James Davila's piece is excellent, by the way.

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WalkerW,

On your recommendation I'm getting Davila's paper through the local library.

I pointed my bible study group to the Barker paper. So far they're ignoring it. It's a touchy topic when one starts showing that early Christians are being given the Melchizedek priesthood and the audience is composed of mostly evangelicals. Tomorrow I'll try again.

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WalkerW,

On your recommendation I'm getting Davila's paper through the local library.

I pointed my bible study group to the Barker paper. So far they're ignoring it. It's a touchy topic when one starts showing that early Christians are being given the Melchizedek priesthood and the audience is composed of mostly evangelicals. Tomorrow I'll try again.

You are an intrepid soul! Good luck! :P

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Great topic!!

I just stumbled across The Margaret Barker paper, "Who Was Melchizedek and Who Was His God?" Remarkable!

I highly recommend it for those that haven't studied it yet. It changed the way I read the New Testament.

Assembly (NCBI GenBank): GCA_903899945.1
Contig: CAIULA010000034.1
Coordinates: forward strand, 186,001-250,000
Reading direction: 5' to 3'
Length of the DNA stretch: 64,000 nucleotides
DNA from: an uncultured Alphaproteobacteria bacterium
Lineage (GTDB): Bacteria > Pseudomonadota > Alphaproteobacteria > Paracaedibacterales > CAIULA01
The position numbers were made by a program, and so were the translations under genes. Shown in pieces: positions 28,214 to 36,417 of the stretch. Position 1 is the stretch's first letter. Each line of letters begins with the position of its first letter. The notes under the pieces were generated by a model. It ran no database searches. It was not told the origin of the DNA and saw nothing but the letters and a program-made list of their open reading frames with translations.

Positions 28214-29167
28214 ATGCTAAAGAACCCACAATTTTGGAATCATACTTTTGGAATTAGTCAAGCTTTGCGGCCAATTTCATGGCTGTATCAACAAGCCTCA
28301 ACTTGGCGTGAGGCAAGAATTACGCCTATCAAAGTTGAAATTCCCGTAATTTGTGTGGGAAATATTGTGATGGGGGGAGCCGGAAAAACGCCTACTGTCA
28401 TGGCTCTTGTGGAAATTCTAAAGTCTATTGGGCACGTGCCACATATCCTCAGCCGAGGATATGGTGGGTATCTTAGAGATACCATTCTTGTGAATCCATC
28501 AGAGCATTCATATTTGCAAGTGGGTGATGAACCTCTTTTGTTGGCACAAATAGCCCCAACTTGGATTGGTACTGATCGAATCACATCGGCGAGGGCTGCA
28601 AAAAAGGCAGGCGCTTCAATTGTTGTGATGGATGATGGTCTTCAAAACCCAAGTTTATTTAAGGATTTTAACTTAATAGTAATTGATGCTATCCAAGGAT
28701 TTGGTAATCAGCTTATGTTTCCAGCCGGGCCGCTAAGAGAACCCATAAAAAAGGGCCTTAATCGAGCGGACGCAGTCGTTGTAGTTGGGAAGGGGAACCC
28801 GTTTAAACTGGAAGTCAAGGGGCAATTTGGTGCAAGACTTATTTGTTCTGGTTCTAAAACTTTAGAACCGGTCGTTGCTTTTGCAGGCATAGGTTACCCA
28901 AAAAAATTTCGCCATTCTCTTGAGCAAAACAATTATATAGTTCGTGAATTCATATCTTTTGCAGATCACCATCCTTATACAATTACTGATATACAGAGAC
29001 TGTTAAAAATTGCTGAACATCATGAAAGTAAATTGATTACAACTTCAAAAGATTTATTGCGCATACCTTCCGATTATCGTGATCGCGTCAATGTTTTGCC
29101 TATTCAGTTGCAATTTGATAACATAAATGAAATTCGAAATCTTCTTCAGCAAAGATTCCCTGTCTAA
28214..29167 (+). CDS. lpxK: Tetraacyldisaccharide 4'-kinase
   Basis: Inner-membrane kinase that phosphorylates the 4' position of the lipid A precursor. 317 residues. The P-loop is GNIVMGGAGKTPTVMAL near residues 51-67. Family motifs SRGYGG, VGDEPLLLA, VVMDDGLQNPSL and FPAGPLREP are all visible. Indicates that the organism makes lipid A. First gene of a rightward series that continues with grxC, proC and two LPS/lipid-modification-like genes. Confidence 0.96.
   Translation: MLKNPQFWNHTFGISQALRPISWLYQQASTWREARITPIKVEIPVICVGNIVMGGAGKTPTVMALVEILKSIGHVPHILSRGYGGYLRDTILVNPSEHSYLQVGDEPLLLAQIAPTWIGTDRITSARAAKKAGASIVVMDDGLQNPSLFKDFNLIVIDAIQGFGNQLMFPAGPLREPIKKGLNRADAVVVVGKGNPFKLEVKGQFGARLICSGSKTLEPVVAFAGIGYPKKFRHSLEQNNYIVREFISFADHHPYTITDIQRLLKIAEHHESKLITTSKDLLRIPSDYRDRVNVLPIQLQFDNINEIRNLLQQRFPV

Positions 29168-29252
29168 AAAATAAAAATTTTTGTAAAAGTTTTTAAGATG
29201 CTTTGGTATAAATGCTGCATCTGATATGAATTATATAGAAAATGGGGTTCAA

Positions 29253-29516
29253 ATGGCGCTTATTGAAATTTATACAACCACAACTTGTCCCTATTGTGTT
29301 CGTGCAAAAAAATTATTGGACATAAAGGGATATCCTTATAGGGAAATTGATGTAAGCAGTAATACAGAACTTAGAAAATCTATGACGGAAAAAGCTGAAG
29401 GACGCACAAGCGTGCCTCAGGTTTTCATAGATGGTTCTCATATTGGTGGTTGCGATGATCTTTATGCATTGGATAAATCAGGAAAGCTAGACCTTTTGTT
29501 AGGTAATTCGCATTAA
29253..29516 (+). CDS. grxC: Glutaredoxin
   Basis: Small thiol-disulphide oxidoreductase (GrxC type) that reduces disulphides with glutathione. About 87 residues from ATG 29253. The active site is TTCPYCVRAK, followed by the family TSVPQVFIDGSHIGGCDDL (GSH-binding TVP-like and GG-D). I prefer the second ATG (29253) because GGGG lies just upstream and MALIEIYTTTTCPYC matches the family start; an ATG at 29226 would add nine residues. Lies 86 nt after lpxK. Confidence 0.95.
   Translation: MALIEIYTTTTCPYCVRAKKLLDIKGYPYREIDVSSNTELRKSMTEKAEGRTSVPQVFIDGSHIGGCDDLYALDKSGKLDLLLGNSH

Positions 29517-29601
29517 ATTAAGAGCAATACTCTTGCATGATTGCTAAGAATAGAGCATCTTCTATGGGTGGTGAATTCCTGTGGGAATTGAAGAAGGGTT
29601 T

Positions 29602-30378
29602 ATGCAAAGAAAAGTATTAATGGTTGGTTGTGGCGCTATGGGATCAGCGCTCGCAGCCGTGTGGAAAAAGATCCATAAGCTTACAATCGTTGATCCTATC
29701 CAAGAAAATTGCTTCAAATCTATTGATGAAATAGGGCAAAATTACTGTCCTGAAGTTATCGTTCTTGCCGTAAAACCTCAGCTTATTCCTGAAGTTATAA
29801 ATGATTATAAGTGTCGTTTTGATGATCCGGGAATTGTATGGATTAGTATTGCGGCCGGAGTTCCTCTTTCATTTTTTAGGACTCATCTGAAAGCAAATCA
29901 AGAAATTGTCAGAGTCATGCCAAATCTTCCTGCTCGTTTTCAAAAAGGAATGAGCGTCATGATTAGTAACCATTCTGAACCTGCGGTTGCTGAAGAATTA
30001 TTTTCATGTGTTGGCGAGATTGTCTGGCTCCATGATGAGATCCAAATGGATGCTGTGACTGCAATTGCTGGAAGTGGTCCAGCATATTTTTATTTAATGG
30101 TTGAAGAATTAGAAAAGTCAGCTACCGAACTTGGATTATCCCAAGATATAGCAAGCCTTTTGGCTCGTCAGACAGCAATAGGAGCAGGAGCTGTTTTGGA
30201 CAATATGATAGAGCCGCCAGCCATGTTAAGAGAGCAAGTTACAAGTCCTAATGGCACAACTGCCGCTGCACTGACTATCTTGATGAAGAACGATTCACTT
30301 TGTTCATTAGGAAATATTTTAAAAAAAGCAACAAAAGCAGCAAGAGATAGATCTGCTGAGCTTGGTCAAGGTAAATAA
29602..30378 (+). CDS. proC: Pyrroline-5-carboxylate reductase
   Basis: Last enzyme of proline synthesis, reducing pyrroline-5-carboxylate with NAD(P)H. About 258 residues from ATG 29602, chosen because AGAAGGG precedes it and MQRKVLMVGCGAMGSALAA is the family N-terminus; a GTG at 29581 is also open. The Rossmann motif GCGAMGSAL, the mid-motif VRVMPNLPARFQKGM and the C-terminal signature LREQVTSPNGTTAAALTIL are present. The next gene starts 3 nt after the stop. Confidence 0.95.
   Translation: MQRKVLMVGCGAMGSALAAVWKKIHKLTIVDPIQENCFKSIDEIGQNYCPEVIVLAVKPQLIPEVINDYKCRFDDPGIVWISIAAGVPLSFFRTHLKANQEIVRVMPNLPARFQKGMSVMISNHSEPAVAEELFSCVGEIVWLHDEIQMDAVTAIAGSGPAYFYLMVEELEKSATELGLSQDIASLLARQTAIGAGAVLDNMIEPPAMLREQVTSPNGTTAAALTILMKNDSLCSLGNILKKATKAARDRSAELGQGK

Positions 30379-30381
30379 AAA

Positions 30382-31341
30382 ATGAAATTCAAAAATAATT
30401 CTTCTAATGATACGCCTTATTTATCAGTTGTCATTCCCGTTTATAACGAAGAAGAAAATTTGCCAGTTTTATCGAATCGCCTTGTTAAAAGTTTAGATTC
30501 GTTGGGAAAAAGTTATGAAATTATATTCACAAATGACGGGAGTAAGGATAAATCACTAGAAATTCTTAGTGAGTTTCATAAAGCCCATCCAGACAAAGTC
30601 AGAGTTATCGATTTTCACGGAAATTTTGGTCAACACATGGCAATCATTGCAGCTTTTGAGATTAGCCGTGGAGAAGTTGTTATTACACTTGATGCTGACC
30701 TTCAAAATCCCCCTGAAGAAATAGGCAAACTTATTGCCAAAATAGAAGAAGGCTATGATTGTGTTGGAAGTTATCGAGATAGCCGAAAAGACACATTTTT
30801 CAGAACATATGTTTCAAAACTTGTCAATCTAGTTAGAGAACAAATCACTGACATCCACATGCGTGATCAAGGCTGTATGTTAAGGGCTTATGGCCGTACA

"The Coming of Melchizedek" is one of the keys to her paper. I don't know if this is a paper that she delivered at SBL but it might have been.

http://www.templestu...edek_Barker.pdf

A remarkable piece by any measure!! It is to be hoped that we will soon see the republication of Saul Levin, The Father of Joshua/Jesus (Binghamton, N.Y.: SUNY, 1975). Especially chapter 4, which details the ways in which (as Margaret Barker says on p. 11 of her paper), "the plain and precious things . . . have been lost from the Masoretic text of the Old Testament."

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WalkerW,

On your recommendation I'm getting Davila's paper through the local library.

I pointed my bible study group to the Barker paper. So far they're ignoring it. It's a touchy topic when one starts showing that early Christians are being given the Melchizedek priesthood and the audience is composed of mostly evangelicals. Tomorrow I'll try again.

Good Luck again!